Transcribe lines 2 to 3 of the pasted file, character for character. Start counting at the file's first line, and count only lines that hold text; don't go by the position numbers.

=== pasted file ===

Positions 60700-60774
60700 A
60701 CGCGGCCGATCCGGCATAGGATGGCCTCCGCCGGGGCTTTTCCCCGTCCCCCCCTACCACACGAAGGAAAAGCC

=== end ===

60700 A
60701 CGCGGCCGATCCGGCATAGGATGGCCTCCGCCGGGGCTTTTCCCCGTCCCCCCCTACCACACGAAGGAAAAGCC